Amy Laufer, a former teacher and Charlottesville School Board member, said Bell’s service to the commonwealth deserved respect.

“Despite our profound differences, anyone who puts themselves forward and serves their community is deserving our respect. However, as we’ve progressed, it’s clear Del. Bell no longer represents our values and that we need new leadership,” Laufer said in a statement.

Laufer was elected to the Charlottesville School Board in 2011 and served on the board until she resigned in 2019 after announcing her family was moving to Albemarle County. Laufer previously ran for the state Senate’s 17th District seat in 2019, losing to Republican Bryce Reeves. She also ran for Charlottesville City Council in 2017, coming in third in a tight race.

Both Squire and Laufer’s teams said Bell was out of touch with the residents of the new 55th District.

“‘Message’ and ‘messenger’ are not two distinct categories; who’s doing the talking matters just as much, if not more, then [sic] the words that come out of their mouth, and how they make voters feel,” Samantha Litchford with the Squire campaign said in a statement.

“We need a representative that will stand up for a woman’s right to choose, address the gun violence plaguing our community, and fight for forward-thinking legislation to halt the climate crisis,” Laufer said in her statement.

Albemarle County Chair Donna Price, also a Democrat, had said she planned to run for the 55th District seat but later withdrew from the race.

The Democratic primary will be held on June 20.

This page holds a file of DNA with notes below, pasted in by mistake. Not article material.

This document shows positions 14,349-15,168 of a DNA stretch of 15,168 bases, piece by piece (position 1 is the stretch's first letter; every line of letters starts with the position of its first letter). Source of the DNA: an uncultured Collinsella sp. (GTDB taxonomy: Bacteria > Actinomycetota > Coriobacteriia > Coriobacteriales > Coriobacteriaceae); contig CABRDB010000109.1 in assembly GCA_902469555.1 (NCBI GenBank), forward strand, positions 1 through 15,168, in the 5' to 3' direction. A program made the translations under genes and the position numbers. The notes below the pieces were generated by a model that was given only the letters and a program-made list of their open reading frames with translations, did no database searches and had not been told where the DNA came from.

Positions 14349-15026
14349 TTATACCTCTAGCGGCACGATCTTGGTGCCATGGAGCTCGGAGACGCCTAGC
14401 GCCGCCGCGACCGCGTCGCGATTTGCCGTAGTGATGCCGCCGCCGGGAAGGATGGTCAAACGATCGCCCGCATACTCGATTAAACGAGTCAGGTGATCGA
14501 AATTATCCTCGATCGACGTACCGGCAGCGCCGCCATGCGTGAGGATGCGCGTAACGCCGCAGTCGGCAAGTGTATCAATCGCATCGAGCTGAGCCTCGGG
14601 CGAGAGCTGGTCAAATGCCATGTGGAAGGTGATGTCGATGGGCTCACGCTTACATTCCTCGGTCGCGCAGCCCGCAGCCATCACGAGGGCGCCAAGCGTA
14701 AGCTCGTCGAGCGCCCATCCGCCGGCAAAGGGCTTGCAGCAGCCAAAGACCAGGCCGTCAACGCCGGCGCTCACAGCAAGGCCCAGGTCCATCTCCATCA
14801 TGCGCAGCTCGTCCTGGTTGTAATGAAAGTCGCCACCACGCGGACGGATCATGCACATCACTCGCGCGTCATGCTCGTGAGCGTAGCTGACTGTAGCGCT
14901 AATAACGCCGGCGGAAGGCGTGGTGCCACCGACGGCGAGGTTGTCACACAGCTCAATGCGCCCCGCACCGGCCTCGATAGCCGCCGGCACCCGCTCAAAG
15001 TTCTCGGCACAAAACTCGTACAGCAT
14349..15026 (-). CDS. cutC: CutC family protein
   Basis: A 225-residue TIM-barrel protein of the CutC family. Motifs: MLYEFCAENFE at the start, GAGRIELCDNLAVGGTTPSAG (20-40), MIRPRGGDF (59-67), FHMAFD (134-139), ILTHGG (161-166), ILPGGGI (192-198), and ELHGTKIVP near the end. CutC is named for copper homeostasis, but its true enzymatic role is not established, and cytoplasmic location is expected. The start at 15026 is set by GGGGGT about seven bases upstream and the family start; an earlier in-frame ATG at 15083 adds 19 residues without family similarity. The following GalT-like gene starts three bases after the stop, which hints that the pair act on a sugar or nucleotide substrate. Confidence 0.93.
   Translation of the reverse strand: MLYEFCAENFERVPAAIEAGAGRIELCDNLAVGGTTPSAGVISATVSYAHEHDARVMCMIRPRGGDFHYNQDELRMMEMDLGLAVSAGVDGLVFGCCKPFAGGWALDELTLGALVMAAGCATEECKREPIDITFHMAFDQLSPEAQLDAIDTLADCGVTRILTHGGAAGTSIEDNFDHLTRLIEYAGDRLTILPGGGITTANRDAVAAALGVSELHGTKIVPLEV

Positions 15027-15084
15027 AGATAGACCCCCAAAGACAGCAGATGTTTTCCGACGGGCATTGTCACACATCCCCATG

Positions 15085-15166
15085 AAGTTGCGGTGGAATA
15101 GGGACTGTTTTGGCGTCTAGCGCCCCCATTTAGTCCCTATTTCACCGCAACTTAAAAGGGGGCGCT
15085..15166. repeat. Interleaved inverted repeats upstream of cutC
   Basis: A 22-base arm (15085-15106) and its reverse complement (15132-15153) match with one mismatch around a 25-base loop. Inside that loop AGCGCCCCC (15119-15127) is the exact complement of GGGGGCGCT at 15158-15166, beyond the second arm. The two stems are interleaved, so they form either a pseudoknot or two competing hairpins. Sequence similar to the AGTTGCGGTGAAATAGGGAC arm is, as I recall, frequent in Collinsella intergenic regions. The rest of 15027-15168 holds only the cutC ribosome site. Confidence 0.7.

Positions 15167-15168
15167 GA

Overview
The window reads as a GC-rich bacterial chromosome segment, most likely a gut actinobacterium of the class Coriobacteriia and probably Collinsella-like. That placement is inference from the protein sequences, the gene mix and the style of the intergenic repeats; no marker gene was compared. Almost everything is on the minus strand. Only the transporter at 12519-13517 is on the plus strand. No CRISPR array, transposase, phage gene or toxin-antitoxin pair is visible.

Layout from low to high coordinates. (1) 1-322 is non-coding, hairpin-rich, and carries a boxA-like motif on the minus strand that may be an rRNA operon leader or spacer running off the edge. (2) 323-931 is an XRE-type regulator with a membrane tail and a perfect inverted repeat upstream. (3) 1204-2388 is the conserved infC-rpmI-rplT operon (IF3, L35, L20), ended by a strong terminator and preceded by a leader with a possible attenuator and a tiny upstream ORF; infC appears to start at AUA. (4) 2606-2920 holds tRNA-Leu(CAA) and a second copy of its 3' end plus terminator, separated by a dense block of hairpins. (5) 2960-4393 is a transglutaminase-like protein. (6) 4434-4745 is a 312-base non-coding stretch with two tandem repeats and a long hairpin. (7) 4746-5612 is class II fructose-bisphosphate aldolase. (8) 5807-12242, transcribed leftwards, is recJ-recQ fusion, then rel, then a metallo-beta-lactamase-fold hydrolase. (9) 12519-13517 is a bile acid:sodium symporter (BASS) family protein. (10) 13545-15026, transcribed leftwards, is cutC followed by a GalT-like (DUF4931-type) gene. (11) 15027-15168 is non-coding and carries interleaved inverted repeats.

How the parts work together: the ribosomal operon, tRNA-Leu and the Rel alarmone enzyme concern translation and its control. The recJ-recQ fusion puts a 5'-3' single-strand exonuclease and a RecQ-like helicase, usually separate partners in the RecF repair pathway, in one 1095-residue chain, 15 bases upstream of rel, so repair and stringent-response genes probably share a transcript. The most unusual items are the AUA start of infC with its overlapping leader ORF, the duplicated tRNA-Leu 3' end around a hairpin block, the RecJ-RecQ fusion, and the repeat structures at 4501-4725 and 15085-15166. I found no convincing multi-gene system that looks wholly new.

Voters in the 55th District will decide their next representative in the House on Nov. 7.

Bell was first elected to the General Assembly in 2001 after previously working as a prosecutor in Orange County. As a delegate, Bell served as chairman of the Courts of Justice Committee as well as the Virginia State Crime Commission.

In his statement announcing he would not to seek reelection, Bell cited what he considers his political victories. That list includes cracking down on repeat-offense drunk driving, keeping sex offenders off school property, making it illegal to distribute so-called revenge porn, establishing minimum standards for mental health care in Virginia jails and coordinating jail-provided mental health services with community services after inmate release.

“He has also passed laws to expand Virginia’s protective orders and to help crime victims recover restitution and require life in prison for those convicted of raping children,” his office said in a statement. “In 2015, he authored the law to address sexual assaults on college campuses, and in 2016, Bell led the effort to expand Virginia’s stalking laws and empower crime victims.”

Bell has received legislative awards from several groups including Mothers Against Drunk Driving, the Virginia Chamber of Commerce, the Psychiatric Society of Virginia and the Virginia Sexual and Domestic Violence Action Alliance.

His term will officially end on Jan. 10 of next year.